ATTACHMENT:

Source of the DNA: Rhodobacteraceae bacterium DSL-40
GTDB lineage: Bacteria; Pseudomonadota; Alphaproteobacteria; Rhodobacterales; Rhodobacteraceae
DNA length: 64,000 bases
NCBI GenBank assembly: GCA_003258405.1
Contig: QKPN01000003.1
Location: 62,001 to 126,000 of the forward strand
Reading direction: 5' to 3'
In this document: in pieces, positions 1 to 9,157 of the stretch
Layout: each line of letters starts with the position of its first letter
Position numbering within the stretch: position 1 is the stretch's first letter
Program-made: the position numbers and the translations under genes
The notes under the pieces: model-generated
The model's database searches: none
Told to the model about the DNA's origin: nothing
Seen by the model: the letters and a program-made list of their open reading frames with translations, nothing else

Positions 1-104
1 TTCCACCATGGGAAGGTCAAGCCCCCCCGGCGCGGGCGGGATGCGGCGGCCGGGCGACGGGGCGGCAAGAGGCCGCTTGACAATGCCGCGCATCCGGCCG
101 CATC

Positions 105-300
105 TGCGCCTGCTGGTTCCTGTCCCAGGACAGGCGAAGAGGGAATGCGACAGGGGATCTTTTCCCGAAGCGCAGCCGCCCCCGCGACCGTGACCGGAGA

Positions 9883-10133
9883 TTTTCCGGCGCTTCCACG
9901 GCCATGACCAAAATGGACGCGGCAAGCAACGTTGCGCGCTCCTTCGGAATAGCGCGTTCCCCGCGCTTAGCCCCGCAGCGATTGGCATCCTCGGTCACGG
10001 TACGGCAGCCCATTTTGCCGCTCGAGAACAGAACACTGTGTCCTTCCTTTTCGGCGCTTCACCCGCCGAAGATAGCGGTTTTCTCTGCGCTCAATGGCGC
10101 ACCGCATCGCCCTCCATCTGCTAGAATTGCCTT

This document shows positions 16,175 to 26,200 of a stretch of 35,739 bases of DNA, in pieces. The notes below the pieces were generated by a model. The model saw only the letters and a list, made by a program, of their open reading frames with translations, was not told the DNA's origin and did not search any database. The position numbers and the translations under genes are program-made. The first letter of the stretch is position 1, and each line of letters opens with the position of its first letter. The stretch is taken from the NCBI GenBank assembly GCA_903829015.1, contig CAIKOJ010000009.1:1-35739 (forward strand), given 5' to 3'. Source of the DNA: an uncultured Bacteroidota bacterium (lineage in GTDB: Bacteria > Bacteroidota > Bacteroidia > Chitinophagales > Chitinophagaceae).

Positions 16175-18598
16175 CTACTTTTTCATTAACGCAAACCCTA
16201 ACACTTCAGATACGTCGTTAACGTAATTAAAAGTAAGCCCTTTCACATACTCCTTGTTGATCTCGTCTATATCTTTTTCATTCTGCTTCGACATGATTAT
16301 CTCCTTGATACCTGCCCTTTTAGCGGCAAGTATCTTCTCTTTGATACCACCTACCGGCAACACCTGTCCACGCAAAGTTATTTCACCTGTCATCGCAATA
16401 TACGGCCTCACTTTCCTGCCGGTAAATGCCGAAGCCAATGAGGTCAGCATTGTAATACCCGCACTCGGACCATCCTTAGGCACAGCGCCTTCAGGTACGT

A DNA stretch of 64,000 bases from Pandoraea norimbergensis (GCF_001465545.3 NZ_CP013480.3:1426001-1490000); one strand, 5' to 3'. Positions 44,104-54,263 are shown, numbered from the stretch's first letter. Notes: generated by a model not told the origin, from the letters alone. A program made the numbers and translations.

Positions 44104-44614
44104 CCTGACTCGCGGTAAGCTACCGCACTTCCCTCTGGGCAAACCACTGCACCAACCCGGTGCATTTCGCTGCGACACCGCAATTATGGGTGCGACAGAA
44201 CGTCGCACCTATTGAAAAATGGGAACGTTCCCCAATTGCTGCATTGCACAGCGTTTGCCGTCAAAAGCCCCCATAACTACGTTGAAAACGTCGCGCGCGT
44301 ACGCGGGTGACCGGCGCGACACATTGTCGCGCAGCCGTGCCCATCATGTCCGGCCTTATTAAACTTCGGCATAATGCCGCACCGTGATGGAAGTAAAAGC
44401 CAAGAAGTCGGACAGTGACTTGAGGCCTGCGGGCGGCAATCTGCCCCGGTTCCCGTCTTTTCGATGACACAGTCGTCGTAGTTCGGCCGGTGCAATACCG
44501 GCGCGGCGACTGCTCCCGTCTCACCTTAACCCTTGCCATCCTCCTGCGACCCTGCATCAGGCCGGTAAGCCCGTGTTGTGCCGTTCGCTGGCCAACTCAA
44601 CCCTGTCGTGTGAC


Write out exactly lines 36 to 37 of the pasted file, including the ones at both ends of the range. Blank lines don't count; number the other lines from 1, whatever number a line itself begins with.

44301 ACGCGGGTGACCGGCGCGACACATTGTCGCGCAGCCGTGCCCATCATGTCCGGCCTTATTAAACTTCGGCATAATGCCGCACCGTGATGGAAGTAAAAGC
44401 CAAGAAGTCGGACAGTGACTTGAGGCCTGCGGGCGGCAATCTGCCCCGGTTCCCGTCTTTTCGATGACACAGTCGTCGTAGTTCGGCCGGTGCAATACCG